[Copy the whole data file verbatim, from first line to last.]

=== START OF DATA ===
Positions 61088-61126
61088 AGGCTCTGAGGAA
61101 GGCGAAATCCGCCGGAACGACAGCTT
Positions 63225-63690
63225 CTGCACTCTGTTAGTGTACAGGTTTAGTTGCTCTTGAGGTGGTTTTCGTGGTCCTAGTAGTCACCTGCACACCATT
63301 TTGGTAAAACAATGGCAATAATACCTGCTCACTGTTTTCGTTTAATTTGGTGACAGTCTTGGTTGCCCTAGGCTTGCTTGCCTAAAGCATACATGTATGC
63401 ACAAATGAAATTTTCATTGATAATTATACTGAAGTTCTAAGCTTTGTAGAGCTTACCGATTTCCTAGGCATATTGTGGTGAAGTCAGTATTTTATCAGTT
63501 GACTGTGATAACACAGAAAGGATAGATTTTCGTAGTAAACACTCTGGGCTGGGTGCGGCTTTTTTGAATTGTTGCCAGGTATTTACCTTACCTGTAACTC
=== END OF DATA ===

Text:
Positions 61088-61126
61088 AGGCTCTGAGGAA
61101 GGCGAAATCCGCCGGAACGACAGCTT
Positions 63225-63690
63225 CTGCACTCTGTTAGTGTACAGGTTTAGTTGCTCTTGAGGTGGTTTTCGTGGTCCTAGTAGTCACCTGCACACCATT
63301 TTGGTAAAACAATGGCAATAATACCTGCTCACTGTTTTCGTTTAATTTGGTGACAGTCTTGGTTGCCCTAGGCTTGCTTGCCTAAAGCATACATGTATGC
63401 ACAAATGAAATTTTCATTGATAATTATACTGAAGTTCTAAGCTTTGTAGAGCTTACCGATTTCCTAGGCATATTGTGGTGAAGTCAGTATTTTATCAGTT
63501 GACTGTGATAACACAGAAAGGATAGATTTTCGTAGTAAACACTCTGGGCTGGGTGCGGCTTTTTTGAATTGTTGCCAGGTATTTACCTTACCTGTAACTC